But taxonomically, ash is pretty much all one thing. And I would say, pine is really not so much like that. If you search around, you can find two species of pine that are about as different from one another as wood can differ. Some is fairly uniform and some has heavy, pitchy layers interspersed with layers of cotton candy. If a person, brand new to wood walked into a specialty lumber store and saw some bland looking Eastern White Pine (no label) and then some Southern Yellow Pine (any of the four species) also unlabeled, we'd have a terrible time convincing him that both are "pine".

    See, variations in ash are all about density, really. Variations in pine can be about density but also about a wide variety of other things such as, tendency to lose a lot of mass when brought down to lower levels of moisture, color, lack of stability as ambient humidity changes, resin content (or lack thereof) and on and on.
     
    Last edited: Jul 13, 2017
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  14. boris bubbanov

    boris bubbanov Tele Axpert Ad Free Member

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    And, if you ask me, they look ridiculous attempting to do this, in 2017.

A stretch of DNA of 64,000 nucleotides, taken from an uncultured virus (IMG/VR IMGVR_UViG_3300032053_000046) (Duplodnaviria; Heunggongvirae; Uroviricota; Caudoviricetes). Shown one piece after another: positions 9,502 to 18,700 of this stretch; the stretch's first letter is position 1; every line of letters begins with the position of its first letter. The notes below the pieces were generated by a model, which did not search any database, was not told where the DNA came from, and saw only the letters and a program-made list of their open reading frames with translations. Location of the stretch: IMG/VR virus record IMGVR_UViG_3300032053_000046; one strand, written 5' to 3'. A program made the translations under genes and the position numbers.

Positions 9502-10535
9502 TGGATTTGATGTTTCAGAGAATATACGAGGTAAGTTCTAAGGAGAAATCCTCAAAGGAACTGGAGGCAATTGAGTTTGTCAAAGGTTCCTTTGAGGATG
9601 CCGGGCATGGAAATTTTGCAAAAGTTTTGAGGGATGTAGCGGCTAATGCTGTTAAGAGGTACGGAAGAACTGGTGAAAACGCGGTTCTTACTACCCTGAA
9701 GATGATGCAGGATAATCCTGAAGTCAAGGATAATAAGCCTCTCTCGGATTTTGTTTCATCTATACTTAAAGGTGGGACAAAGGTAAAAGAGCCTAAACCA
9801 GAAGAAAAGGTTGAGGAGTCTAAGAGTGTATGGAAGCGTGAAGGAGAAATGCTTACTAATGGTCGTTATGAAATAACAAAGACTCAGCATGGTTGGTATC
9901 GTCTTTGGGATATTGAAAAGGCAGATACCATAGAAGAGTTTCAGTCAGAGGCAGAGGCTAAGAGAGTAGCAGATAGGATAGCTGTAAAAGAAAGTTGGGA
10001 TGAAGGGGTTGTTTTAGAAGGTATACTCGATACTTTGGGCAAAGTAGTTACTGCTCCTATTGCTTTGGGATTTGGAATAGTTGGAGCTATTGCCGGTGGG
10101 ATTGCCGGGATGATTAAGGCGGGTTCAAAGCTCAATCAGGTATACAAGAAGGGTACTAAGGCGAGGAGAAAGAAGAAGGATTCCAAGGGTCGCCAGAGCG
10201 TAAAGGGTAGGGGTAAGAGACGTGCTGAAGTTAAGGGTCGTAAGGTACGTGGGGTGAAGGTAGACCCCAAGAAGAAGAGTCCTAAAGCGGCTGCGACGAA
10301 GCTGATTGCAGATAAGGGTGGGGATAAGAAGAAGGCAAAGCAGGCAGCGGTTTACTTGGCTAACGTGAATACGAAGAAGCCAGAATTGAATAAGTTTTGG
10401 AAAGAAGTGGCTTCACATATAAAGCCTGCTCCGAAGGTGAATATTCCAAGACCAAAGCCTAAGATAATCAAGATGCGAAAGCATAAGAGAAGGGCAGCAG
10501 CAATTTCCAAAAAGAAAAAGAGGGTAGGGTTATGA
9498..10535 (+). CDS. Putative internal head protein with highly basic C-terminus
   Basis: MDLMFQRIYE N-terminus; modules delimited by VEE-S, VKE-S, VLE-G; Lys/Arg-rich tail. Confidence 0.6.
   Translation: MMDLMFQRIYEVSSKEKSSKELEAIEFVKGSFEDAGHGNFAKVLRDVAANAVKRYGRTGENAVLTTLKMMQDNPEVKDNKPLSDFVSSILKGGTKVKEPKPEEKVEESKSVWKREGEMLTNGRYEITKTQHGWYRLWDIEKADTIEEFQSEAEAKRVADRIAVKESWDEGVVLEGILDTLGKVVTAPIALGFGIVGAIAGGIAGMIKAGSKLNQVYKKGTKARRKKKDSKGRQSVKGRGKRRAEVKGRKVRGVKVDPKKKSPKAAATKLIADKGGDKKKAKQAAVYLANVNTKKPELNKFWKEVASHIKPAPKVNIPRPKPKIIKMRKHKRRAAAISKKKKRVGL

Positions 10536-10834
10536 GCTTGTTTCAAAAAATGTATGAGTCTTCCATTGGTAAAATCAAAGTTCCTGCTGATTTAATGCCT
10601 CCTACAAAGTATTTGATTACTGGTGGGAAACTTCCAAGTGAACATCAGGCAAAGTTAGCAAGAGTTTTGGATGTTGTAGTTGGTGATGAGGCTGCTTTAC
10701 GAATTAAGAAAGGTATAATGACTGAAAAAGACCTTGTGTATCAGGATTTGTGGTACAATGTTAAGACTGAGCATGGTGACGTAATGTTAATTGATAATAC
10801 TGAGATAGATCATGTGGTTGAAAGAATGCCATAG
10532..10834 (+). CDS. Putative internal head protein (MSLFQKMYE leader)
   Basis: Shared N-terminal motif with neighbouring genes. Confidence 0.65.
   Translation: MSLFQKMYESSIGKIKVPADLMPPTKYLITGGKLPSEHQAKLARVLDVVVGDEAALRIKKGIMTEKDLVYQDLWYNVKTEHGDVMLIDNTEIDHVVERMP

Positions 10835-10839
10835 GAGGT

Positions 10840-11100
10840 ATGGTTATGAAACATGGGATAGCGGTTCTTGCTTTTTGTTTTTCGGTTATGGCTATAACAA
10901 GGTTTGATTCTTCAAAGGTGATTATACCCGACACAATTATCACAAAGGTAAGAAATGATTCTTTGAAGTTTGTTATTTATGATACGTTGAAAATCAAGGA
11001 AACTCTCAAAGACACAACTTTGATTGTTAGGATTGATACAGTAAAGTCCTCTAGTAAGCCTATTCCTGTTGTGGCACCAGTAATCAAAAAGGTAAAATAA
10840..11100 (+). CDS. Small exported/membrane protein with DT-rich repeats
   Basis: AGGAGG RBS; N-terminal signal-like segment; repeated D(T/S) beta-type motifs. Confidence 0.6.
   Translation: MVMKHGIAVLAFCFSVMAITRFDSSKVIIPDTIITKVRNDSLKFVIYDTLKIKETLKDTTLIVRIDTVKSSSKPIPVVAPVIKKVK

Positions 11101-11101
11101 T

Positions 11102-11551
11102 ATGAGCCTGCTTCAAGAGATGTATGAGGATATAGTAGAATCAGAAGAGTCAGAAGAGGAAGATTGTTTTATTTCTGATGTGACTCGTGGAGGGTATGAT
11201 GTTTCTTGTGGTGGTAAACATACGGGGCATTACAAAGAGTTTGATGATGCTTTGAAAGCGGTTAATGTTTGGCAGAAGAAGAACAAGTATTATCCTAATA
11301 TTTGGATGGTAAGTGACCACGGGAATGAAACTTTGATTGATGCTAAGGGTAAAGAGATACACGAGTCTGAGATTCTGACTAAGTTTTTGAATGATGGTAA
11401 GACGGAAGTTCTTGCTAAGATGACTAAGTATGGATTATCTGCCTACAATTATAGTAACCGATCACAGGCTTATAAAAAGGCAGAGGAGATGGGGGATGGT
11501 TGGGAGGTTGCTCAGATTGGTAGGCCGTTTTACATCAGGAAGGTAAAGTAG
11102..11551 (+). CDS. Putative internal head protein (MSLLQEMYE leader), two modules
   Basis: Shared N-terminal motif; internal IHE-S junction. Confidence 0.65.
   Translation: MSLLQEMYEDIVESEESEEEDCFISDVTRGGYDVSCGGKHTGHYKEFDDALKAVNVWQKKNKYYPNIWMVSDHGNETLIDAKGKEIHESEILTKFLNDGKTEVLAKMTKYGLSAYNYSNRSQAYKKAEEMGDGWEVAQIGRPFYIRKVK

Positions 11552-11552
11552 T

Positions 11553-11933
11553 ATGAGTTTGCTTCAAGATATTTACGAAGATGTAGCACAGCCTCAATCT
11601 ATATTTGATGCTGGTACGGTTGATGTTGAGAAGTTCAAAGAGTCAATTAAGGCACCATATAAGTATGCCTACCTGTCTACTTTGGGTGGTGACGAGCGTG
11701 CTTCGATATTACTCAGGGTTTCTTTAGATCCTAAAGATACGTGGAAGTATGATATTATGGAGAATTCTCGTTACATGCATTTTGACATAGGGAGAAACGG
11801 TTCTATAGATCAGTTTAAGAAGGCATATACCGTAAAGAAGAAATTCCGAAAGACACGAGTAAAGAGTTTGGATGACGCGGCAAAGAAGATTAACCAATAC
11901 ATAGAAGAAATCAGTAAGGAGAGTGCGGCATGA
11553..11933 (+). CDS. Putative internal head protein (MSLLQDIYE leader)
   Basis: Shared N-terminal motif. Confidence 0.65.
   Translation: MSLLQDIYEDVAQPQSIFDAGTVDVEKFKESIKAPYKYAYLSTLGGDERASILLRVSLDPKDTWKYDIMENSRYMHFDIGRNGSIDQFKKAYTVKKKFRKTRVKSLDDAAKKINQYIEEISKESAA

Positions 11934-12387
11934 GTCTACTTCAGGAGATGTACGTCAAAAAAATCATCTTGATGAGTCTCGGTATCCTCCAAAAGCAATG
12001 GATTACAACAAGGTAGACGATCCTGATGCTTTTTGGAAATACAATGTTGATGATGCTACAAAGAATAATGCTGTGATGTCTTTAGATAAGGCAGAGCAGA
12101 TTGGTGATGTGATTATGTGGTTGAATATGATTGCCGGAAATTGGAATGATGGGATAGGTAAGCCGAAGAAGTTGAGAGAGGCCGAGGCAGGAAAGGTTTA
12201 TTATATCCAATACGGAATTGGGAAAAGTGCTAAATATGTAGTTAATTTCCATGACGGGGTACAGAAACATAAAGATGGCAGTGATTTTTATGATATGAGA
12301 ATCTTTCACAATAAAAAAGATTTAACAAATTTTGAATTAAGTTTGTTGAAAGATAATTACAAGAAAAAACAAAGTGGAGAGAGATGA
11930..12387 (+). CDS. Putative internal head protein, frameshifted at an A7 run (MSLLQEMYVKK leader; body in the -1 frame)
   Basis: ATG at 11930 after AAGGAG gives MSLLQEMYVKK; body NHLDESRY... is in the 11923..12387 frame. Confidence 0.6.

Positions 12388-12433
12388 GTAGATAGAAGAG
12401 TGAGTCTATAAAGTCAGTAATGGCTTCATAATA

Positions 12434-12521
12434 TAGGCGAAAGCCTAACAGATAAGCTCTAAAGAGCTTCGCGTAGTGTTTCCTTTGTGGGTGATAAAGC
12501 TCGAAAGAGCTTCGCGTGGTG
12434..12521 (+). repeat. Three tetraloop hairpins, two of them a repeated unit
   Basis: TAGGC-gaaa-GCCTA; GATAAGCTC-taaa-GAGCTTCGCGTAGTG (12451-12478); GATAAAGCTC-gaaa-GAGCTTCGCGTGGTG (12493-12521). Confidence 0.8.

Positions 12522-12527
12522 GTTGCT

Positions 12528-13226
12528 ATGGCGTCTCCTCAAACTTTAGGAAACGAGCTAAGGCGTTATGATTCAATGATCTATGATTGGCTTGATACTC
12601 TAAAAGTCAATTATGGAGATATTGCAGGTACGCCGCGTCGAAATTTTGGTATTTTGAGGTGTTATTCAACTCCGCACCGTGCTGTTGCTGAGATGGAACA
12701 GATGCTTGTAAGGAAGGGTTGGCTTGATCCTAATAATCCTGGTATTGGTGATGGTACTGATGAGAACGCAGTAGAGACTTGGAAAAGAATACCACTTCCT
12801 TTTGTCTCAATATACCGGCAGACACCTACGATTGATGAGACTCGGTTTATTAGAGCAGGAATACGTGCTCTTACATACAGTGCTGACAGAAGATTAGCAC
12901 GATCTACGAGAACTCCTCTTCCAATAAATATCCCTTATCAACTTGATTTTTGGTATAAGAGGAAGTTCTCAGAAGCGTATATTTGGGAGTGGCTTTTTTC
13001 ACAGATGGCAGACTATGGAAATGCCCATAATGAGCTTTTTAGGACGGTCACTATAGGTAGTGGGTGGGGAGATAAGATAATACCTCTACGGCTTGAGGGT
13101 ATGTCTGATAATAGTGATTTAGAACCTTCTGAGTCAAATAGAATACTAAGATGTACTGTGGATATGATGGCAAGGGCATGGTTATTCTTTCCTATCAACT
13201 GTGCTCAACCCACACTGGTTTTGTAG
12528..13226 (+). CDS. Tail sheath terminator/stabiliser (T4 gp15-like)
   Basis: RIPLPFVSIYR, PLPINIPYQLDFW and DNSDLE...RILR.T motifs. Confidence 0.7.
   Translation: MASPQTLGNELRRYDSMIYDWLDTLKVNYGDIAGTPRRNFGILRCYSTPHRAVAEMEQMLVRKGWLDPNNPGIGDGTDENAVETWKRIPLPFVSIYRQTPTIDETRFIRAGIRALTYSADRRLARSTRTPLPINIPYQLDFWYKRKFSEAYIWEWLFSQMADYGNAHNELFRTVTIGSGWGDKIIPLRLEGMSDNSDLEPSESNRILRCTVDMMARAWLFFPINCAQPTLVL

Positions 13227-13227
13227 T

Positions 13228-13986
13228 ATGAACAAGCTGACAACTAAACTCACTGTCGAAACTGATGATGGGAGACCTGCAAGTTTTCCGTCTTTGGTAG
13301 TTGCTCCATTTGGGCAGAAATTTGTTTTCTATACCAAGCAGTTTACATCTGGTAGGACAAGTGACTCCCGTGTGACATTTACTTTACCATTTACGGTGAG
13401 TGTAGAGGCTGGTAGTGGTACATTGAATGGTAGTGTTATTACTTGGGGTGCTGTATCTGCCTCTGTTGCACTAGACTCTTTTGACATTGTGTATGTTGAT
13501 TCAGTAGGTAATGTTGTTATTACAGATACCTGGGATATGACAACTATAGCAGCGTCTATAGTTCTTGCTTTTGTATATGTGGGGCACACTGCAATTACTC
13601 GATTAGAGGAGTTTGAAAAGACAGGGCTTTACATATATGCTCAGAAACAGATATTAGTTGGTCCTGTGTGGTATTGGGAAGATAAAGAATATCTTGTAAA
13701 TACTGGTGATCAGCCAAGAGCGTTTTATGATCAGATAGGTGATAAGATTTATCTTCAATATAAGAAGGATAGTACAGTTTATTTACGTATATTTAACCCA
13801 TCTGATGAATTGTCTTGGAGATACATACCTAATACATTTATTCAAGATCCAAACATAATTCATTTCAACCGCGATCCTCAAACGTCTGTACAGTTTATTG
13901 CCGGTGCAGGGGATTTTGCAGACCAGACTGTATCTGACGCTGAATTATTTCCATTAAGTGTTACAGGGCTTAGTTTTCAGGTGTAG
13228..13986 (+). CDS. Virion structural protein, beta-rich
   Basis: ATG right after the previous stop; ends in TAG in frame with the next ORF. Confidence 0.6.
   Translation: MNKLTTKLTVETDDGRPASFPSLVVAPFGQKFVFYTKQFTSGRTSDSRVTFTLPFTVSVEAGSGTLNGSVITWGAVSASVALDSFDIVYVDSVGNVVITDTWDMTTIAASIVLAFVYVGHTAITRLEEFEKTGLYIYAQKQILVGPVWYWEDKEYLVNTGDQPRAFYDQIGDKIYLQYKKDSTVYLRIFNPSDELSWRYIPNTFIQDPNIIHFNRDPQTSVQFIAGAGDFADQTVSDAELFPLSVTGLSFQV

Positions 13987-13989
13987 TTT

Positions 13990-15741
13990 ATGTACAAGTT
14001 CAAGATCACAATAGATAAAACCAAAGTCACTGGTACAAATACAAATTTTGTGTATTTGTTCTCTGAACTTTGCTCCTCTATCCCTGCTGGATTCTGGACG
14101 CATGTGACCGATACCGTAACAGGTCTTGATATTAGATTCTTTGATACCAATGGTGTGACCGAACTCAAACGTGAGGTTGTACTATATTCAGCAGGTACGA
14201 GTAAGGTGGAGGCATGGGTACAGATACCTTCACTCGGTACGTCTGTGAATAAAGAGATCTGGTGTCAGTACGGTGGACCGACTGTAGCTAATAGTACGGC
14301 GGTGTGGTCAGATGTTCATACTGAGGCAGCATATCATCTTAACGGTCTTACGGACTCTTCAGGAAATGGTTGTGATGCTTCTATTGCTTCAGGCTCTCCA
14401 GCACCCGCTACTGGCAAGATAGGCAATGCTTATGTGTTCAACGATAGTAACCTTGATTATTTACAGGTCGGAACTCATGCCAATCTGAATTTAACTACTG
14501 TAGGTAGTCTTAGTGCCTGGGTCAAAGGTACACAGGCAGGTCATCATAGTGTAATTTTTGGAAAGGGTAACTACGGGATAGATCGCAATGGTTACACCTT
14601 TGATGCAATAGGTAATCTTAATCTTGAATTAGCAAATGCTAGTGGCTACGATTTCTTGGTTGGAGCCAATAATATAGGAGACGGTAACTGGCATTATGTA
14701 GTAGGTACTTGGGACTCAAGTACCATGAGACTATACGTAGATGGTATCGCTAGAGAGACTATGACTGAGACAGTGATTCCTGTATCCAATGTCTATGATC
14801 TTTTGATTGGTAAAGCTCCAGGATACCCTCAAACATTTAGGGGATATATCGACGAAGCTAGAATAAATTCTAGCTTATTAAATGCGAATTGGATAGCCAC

I don't mean to offend, but I suspect Warmoth played up this "wood chart" because they needed to cater to the guys like you - who thought about wood in this way. IMO there used to be so many guys who thought like you about this, they were once maybe in the majority. If they're still out there, they lay low on this and most other guitar forums.

    Most folks who have rejected your thesis are not saying that wood totally doesn't matter. The common point of agreement, more and more is, you can't sufficiently predict what a specific body made of a specific wood will sound like - so you have to have a Plan B. Buy 10 bodies of the wood you think you like, and only keep and use the one that actually makes the sound you heard in your head that you wanted to capture. But Warmoth knows most guys won't buy 10 bodies - so, they're in a pickle.

    I've got over 40 guitar bodies from USACG, plus from Allparts, and of the 30+ T bodies, I just mixed and matched them with 30+ or so T necks and varying pickups, trying to find the combinations to suit the various pieces. I wish I had more time for this but honestly, more and more I see the necks and pickups making the bigger differences and the body sort of accidentally marries to some necks, and not to others.

    What this is not, is like baking a cake. One sack of cake flour, and another, are very closely the same thing. Bodies, guitar bodies, no matter which species you use, are just not carbon copies of one another or even close except on occasion.
     
    Last edited: Jul 13, 2017
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  15. bsman

    bsman Friend of Leo's

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    If you want the definitive answer, you'll have to ask a Druid... :D
     
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  16. ndcaster